But, in stories with the pat, happy ending, how realistic do you find them? How satisfying? I am speaking, perhaps from an erroneous assumption, that you are American. I read that back in the 1950s there was someone high up in the studios that decided that ALL movies and TV shows would have happy endings, and that no "villain" would go unpunished. How true that is, I don't know, but notice in many American movies, TV shows and other popular media, there are full resolutions of plots and conflicts.

How true are these to real life? How satisfying are these "resolutions"? At nearly 40, I have seen things "resolve" in my life that were quite unhappy, despite what I grew up believing. There are friends with whom I no longer speak after estrangements for one reason or another; and there is not only anger at the estrangement, but also regret that we couldn't somehow magically resolve it, since 'friendship conquers all.'

Sure, in terms of the believer in "happily ever after" endings I used to be, it would be so "satisfying" for Arithon to find something to FORCE Morriel/Selidie to release Elaira; and for he and Elaira to have a dozen or more kids. Lysaer would be humbled, and realize that everything he had known, learned and done was WRONG, and he and Arithon would live happily ever after as brothers. Davien would get together with the other members of the Fellowship, they'd share a beer and get over the awkwardness of a 500 + year estrangement and immediately work together again, just like the good old days, and agree on everything.

So perhaps another pertinent question would be, "How satisfying is a pat ending like the one described above?"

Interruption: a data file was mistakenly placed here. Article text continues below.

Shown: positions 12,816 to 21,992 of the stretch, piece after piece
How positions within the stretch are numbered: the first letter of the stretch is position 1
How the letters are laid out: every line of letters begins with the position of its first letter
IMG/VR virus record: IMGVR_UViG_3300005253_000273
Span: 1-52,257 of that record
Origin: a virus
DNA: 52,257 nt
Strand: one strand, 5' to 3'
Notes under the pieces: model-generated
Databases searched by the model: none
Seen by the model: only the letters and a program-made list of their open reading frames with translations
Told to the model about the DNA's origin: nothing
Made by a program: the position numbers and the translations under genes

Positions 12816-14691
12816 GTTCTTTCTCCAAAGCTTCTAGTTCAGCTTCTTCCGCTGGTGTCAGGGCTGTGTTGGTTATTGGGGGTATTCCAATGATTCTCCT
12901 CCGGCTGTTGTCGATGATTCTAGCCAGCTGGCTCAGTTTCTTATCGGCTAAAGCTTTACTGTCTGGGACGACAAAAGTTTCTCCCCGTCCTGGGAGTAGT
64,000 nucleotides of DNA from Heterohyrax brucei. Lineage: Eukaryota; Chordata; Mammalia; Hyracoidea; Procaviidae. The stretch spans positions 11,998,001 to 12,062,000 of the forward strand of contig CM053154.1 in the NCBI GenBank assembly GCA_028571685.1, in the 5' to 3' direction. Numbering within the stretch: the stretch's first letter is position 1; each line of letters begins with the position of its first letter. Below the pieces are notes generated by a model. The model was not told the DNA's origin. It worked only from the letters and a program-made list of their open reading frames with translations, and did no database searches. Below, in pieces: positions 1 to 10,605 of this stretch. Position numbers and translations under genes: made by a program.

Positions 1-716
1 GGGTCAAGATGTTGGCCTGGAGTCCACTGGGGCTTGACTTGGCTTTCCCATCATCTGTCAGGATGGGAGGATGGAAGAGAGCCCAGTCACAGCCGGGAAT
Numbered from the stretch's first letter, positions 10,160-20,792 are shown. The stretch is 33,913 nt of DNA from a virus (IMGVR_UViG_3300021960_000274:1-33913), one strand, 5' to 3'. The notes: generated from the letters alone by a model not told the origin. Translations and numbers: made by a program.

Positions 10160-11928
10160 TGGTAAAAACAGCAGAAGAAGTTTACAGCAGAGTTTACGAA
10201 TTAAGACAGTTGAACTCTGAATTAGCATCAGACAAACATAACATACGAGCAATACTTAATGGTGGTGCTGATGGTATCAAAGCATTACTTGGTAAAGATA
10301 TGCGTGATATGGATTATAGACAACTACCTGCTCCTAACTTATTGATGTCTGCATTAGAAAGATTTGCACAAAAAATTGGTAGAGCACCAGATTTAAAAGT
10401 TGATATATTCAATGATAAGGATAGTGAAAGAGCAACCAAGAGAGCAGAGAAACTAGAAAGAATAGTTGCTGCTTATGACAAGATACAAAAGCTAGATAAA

By beth on Sunday, January 22, 2006 - 10:58 pm: Edit Post

I can't add much to this, other than to say I can understand Laurie being frustrated. There is an author I read (not Janny) who I've decided I won't be buying her books anymore. I might still borrow them from the library but I won't buy them. She has switched from a plot to just bad sex and that isn't why I read her books.

As for Janny's books, I love them and can't wait for the day I can buy TK and read it. (Sorry, I don't buy hardcover books and our library has yet to get the book instock) We've known from the start that this was a long storyline. Granted with a 5 arc storyline I initially assumed that there would be 5 books. But hey, Janny's written the arcs as she sees them and I'll read all the books I can get.

I like Janny's books because there are sooo many plotlines and it isn't pat and falls out as expected. I think Janny will tie everything up and have brought new stuff in before the end. I still believe there will have to be some time jumps since the brothers are 'cursed' with 500 years and we've only seen 50 to 75 so far.

Beth


   By David Gardner on Monday, January 23, 2006 - 08:17 am: Edit Post


quote:

So perhaps another pertinent question would be, "How satisfying is a pat ending like the one described above?"




Well, honestly? I would love to read that book. I read (and purchase, I am a good little consumer-bot) lots of books like that, good books with happy endings and bad books with happy endings. Reading is recreation/escapism for me, and while I also like to think and muse about the twists and turns of a plot (eg I really love Steven Erikson atm), I also like there to be a definite conclusion to the central issues.

Of course though I would be disappointed if Janny added an extra page to the end of Traitor's Knot that went something like this:

"Arithon was very angry. Curse those meddling old Korani fools! Bold as brass, he ran all the way to Seldie Prime, wrestled the Waystone and the Skyron from the burnt stubs of her fingers and threw them into a bucket of seawater. Take that, fools! Freedom for all!

He grabbed Elaira, kissed her passionately, hopped upon a sloop and sailed off to find the Paravians. He does. The next day Arithon had tea and scones with the restored Fellowship of the Seven at Ithamon, all seven of them awake and in human form. (Davian having shared his Eagle Shifting Powers). Lysaer, having left the Mistwraith on the back seat of the bus, would be over tomorrow with a nice fruit flan that he'd baked the day before".

I don't think having a "happy ending" is mutually exclusive with having an interesting and innovating book series that unfolds over many books/arcs. And I don't think there's anything wrong with wanting a happy ending, no matter how unrealistic it is. Wanting this doesn't meant that I would "require" or "demand" an instant conclusion to all plot lines.